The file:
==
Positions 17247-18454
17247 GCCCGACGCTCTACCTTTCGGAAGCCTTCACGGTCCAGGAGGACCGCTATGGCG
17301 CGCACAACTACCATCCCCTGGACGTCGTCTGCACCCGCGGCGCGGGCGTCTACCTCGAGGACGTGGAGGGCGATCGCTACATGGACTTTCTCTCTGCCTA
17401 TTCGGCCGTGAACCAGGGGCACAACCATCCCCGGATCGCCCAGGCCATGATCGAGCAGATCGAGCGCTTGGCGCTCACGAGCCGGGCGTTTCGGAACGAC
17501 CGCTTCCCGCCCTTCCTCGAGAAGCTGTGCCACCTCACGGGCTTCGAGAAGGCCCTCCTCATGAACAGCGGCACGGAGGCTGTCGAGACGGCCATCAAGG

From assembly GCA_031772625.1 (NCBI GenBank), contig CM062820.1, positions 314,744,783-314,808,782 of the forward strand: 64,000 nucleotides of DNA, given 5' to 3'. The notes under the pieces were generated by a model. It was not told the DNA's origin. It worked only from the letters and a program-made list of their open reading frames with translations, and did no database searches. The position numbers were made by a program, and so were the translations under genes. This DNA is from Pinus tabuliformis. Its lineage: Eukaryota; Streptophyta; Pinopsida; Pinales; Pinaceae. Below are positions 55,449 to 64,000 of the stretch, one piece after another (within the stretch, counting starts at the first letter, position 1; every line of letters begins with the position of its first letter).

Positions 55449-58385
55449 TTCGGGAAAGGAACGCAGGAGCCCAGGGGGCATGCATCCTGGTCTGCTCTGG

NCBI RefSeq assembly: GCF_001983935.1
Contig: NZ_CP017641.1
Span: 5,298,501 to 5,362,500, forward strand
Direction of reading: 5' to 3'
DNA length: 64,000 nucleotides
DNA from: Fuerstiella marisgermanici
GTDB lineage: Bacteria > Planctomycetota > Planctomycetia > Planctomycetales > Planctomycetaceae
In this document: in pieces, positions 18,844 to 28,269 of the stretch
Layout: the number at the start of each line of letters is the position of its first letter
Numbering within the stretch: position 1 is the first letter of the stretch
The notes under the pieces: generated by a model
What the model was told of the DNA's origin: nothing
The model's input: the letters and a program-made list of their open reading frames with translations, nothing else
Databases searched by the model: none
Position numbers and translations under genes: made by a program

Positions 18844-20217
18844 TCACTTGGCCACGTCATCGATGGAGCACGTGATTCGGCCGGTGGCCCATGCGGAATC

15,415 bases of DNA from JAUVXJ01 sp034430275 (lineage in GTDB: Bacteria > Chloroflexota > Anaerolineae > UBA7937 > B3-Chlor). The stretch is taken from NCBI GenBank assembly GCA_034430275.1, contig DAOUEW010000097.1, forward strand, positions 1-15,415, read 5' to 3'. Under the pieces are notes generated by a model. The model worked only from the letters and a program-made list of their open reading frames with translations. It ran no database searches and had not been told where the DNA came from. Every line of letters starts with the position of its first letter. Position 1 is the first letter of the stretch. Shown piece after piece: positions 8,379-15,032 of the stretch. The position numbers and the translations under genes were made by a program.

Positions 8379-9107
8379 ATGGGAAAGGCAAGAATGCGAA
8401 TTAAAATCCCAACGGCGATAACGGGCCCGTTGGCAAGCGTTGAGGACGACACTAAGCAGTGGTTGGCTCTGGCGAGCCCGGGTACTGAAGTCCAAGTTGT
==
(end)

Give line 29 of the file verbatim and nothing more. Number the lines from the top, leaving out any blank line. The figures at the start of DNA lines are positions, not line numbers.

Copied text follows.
8401 TTAAAATCCCAACGGCGATAACGGGCCCGTTGGCAAGCGTTGAGGACGACACTAAGCAGTGGTTGGCTCTGGCGAGCCCGGGTACTGAAGTCCAAGTTGT